Media writing student
SAN MARCOS— For the 16th consecutive year TexasState University’s enrollment has broken records with its most diverse population in the school’s history. The enrollment topped 35,568 in the 2013 fall semester, an increase from 2012 fall semester.
University President, Denise M. Trauth said she’s pleased with the growth and attributes the success of the university to their role in preparing the next generation to go out into the work force.
“We take our role in preparing the next-generation work force in Texas very seriously, so it is gratifying to see that so many incoming students are choosing to attend Texas State,” Trauth said. “This new high in student enrollment demonstrates that Texas State continues to be a leading university in the state, and that students and their families recognize our institution offers both an outstanding educational experience as well as an exceptional value.”
The influx of students has also brought a record of 31,032 undergraduates with a large freshmen population of 5,181, a 22 percent increase from 2012. The school’s diversity also continues to grow, minorities make-up 42 percent of the student body with a 12 percent increase in the Hispanic population and a 14 percent increase in the African-American.
Texas State Provost Eugene Bourgeois said he is pleased with the diversity of the university.
“As the demographics of Texas continue to shift, it is important that our institutions of higher learning adequately reflect the growing diversity of this state, so we are most pleased that our efforts to recruit students from all backgrounds has led to a truly diverse population at Texas State,” Bourgeois said.
Similarly, some students agree and add that the growth of the student body will bring many opportunities.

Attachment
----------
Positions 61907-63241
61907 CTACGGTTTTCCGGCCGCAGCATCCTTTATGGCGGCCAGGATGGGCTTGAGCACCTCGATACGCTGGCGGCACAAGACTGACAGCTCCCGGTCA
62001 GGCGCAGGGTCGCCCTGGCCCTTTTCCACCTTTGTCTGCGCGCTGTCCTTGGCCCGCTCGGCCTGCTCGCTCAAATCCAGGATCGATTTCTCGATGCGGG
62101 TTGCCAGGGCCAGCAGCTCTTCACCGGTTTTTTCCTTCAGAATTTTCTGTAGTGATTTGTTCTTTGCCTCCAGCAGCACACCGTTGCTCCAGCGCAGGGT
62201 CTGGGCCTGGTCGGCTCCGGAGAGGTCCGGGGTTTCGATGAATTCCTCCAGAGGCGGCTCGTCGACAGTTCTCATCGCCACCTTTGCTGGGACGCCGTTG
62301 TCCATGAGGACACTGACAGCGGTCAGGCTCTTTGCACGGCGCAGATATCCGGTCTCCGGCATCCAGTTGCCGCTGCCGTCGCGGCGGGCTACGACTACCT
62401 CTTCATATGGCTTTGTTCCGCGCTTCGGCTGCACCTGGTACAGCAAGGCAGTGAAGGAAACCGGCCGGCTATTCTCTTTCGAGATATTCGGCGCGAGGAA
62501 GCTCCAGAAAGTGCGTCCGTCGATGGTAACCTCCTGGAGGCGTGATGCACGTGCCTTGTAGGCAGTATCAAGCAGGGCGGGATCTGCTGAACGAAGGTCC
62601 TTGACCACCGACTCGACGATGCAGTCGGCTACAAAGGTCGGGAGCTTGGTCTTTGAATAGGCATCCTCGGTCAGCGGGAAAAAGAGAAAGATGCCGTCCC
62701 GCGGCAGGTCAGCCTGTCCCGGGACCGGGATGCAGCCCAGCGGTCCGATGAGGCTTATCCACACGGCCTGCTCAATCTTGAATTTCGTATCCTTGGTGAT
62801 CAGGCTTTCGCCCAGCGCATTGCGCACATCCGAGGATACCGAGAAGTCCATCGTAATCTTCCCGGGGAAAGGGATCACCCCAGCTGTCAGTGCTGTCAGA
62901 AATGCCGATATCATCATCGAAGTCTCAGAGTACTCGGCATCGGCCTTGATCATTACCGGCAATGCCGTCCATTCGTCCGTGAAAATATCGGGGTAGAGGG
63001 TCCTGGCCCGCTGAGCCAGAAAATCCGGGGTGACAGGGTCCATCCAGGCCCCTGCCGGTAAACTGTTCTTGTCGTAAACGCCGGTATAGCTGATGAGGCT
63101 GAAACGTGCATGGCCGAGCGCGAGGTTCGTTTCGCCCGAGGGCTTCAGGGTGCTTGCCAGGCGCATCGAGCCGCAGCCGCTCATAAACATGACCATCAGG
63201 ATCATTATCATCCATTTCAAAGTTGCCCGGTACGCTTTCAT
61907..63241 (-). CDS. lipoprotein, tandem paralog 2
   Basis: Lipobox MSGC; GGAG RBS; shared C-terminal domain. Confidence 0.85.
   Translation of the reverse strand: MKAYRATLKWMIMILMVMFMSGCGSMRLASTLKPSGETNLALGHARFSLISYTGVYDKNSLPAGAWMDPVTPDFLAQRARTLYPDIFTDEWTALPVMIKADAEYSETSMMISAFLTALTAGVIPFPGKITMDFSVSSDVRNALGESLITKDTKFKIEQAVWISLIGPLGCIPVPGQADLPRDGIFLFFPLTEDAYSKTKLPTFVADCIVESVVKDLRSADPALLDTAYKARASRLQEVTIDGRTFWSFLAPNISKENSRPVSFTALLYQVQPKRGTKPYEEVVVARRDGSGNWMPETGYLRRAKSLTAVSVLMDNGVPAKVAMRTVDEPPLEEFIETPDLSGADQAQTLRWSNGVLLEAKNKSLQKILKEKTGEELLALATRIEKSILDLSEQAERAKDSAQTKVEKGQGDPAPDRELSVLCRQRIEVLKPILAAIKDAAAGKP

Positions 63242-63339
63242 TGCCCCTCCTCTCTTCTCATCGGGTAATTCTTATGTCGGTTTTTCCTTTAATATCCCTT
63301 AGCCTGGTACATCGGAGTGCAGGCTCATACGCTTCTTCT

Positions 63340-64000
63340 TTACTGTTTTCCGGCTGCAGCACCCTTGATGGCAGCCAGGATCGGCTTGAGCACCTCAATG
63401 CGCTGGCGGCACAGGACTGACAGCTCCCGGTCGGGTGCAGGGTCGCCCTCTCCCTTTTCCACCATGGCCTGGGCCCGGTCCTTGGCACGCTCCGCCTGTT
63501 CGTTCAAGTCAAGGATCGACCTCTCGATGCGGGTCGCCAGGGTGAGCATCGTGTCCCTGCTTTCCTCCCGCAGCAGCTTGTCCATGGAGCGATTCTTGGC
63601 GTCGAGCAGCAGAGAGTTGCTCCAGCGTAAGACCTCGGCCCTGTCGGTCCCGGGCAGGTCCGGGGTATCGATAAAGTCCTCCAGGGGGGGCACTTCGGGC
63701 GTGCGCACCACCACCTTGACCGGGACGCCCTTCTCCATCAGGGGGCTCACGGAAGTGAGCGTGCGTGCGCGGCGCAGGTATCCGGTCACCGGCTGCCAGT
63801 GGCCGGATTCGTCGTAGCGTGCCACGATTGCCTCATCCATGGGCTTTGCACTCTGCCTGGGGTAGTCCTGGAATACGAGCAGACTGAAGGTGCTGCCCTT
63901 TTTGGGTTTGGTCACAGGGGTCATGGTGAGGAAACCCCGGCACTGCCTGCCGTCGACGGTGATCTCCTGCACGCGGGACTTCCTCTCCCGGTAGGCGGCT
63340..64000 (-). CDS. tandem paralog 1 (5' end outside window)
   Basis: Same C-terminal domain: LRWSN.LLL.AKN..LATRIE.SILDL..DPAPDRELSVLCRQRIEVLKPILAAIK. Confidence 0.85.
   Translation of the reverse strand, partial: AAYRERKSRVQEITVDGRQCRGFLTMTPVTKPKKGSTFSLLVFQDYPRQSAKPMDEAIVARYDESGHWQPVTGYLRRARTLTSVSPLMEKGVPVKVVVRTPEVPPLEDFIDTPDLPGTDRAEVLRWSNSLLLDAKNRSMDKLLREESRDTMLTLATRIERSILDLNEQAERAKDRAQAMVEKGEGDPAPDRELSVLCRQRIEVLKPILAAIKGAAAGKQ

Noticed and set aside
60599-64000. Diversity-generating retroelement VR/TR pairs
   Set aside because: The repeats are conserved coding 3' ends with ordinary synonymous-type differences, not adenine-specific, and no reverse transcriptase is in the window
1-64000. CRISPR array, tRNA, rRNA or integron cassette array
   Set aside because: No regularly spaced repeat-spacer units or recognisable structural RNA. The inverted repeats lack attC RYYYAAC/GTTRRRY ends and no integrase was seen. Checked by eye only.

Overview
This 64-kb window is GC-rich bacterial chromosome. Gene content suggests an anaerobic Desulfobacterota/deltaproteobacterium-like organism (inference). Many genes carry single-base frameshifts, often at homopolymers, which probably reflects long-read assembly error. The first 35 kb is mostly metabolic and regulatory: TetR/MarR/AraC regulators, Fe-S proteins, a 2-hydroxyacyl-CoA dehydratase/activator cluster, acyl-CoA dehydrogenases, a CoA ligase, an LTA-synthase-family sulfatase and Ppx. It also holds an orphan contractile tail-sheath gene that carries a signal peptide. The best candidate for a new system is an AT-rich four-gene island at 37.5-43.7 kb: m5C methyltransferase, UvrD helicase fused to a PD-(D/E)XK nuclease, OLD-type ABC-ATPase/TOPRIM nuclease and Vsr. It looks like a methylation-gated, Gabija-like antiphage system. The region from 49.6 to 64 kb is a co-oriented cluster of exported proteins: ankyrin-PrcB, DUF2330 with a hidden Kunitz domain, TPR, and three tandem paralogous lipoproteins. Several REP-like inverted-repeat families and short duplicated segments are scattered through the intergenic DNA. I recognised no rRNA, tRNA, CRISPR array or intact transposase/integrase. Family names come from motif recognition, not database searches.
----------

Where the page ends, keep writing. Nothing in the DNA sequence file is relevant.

Casey Robinson, a sophomore, said, “It [the school] should continue to grow because it’s easier to get involved in things. There’s more money and better resources for the school when more students come here.”
Junior, Isai Ramirez agreed and said he wouldn't have a job in the PACE program if the university hadn't continued to grow.
However, Texas State’s population influx has not come without its share of problems. Several students expressed parking frustrations on campus.
Public relations major Greg Arguello said, “There is never a parking spot, ever. Every time I am looking for one there is never one to be found.”
Student Grace Svoboda also has problems with commuting to school.
“When I got here almost four years ago, I don't remember parking and traffic to be that much of a problem,” Svoboda said. “Now, I have to plan for it every day when I commute to campus. It's a pain.”
Another problem seems to be the buses. With a higher student population the buses have become over-crowded, but student Tyler Patek said it’s a better alternative than finding parking.
“I don't like taking the bus, but it is better than worrying about being extra late to class just because you can't find a parking spot,” Patek said.
But despite commuter troubles some remain optimistic like Texas State graduate Dakota Colby.
“The growth was inevitable,” Colby said. “San Marcos is a beautiful city and we have a really nice campus. I would say that we are receiving the benefits more than the negative effects.”
And even though Arguello has trouble finding parking he said that his coming to Texas State was influenced by the size of the university.
“…. there is a lot of diversity [in Texas State] so there is always something to look for.” Arguello said. “There is not just this one group where you either fit in or you don't. There is just a place for everyone.”
Casey Robinson, sophomore
Isai Ramirez, junior
Greg Arguello, sophomore
Grace Svoboda, senior
Tyler Patek, junior
Dakota Colby, baker, musician
Dr. Denise Trauth, university president
Dr. Eugene Bourgeois, university provost